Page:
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Real home: Cooking is designed to be a social activity in this trendy kitchen
Roisín Lafferty transforms a modern space into a kitchen filled with flair and excitement
written on: 03-04-2022 14:00pm
Imagine a new-build apartment, its kitchen a bland, uninspiring white box. Try to marry that with the style of a dynamic young couple, Brona and Tom Karlsson, and their love of socialising, and it’s not difficult to see why they desired a new room design.
- Kitchen feature: As cooking is designed to be a social activity in this kitchen, the hob has been placed at the centre of the island, with the oven below, making it is easy to chat to friends at the table while preparing dinner
“Brona and Tom wanted to add some fun and design flair to the kitchen,” explains Roisín Lafferty, managing director of Kingston Lafferty Design, who was called in to undertake the interior design of the three-bedroom apartment in East London. “Brona is from Ireland, Tom from Finland and they both have busy jobs in finance, so my brief was to create a cooking-dining area that felt like a buzzing restaurant, with colour and energy to reflect their personalities, lifestyle and some of the vibrant style of Hackney,” she says.
Roisín’s starting point was to create the most spacious feel. Three distinct zones ensure that the design is functional, as well as attractive – one wall is used for tall cabinets and the sink area, with a central island bar and cooking zone overlooking a dining area with banquette seating. “I wanted to provide as much storage, with hidden appliances, as possible to create a clean, sleek feel,” explains Roisín, “but at the same time, we needed to add warmth and texture, which is why we designed the copper pipe feature over the island.”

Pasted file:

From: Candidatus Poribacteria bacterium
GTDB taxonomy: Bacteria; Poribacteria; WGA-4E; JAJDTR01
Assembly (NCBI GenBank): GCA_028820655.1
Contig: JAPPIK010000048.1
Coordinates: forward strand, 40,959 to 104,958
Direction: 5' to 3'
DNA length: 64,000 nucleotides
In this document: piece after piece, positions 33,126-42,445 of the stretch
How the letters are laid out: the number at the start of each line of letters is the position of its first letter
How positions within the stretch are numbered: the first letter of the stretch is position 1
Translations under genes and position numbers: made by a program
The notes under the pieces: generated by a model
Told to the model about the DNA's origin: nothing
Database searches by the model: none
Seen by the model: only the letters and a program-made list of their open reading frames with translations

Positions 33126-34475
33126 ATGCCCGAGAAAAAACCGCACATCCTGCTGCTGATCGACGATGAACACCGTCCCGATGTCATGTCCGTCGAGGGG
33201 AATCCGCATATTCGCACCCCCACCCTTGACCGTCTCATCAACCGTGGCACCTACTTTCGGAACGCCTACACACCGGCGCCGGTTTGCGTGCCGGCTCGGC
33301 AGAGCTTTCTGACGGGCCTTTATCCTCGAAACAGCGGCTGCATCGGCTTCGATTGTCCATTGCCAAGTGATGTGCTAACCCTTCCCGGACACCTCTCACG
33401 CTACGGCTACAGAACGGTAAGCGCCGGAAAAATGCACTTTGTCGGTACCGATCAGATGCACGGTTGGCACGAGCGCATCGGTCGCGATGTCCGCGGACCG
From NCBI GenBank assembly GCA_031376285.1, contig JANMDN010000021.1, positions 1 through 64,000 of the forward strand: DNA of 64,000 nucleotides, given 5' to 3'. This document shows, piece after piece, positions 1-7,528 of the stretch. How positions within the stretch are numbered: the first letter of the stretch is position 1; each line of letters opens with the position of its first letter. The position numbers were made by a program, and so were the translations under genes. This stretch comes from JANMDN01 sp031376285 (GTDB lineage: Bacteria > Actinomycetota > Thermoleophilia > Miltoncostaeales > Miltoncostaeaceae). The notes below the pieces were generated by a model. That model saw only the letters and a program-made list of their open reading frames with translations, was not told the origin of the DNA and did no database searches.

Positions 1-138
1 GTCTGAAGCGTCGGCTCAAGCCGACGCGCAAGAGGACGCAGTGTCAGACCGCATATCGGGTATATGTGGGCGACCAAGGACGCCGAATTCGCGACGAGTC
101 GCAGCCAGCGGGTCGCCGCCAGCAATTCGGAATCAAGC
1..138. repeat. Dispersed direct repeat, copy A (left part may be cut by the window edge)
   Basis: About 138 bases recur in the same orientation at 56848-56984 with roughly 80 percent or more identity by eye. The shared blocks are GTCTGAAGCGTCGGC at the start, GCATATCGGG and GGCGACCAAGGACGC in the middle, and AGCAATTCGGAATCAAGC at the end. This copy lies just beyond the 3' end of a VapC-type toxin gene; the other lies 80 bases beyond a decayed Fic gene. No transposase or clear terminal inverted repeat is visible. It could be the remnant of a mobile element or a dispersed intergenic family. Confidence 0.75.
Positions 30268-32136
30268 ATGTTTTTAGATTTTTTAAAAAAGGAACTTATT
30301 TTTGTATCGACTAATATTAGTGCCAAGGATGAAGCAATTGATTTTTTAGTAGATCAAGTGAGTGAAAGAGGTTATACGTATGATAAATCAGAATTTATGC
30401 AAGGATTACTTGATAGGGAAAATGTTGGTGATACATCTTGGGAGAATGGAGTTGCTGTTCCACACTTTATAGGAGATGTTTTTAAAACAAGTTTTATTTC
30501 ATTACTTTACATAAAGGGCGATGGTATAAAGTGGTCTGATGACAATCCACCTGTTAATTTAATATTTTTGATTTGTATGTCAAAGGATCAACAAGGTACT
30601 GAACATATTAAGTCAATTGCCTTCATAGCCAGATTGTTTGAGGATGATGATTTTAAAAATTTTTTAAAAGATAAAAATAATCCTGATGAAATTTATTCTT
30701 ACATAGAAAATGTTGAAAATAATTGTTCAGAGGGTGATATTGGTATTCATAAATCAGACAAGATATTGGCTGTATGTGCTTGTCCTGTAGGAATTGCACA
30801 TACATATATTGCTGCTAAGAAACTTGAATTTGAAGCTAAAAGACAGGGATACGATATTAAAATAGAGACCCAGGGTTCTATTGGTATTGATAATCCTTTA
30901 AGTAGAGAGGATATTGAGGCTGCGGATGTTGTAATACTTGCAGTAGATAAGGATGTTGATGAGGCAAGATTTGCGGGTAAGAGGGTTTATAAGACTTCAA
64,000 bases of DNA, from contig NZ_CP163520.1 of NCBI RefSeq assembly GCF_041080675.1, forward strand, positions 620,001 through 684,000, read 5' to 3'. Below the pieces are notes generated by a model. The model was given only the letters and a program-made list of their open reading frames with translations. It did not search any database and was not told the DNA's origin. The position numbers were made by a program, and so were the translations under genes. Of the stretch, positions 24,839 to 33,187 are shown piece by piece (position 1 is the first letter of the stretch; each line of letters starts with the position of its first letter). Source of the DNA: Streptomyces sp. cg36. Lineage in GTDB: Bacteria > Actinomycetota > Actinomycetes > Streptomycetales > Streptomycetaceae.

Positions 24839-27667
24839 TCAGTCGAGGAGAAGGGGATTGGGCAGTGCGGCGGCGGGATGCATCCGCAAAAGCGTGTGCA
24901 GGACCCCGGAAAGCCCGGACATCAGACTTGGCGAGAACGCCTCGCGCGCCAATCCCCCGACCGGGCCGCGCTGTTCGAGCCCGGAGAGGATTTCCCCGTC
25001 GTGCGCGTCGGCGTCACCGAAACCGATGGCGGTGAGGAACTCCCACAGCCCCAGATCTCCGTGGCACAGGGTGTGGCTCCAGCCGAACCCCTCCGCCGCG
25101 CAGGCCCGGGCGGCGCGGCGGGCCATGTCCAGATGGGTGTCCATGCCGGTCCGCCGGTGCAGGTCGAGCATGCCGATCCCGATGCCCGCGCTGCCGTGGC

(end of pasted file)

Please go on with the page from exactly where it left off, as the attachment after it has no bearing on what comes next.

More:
This also includes in-built lighting to illuminate the island. An inspired mix of cement and metro tiles, chevron flooring and marble add to the copper detailing and create lots of interest, as do mirrors which reflect light and boost the sense of space. Handleless cabinetry painted in minty green creates an unfussy backdrop. “We chose a playful colour which works well with the copper elements in the room,” says Roisín. And the finishing touches? Copper pendant lights and a neon-framed mirror. “They make a small room really stand out,” she says.
Q & A – Roisín Lafferty, managing director of Kingston Lafferty Design
- Can you tell us about the design of the island? Cooking is designed to be a social activity in this kitchen so here we made the hob the centre of the island, with oven below, so it is easy to chat to friends at the table while preparing dinner. We also chose a downdraft extractor which pops up from the countertop, so as not to disrupt the sight line from the hob. The island is clad in a marble-effect quartz which is smooth and hardwearing, and as you enter the kitchen, you see a beautiful waterfall panel of quartz rather than an edge of furniture.
- And the design of the wall run? One of my pet hates is a gap at the top of kitchen cabinets, because it’s simply a place for dust to gather. To avoid this, and to make the most of the tall ceiling height in the room, we framed the cabinetry in metro tiles. A mirror-backed niche makes a place to store bottles, with a copper bar and custom-made ladder so that they are easily accessible.
- How did you create the decorative tile design? They are designed to create a ribbon effect, running across the floor and up the wall, to surround an inset bevelled mirror, which makes the space feel bigger. The punch of pattern from the tiles is uplifting and fun.
Credit: Barbara Corsico and Lind & Cumings Design Photography (Images), Amelia Thorpe (Words) Published: As featured in EKBB Magazine, Issue 253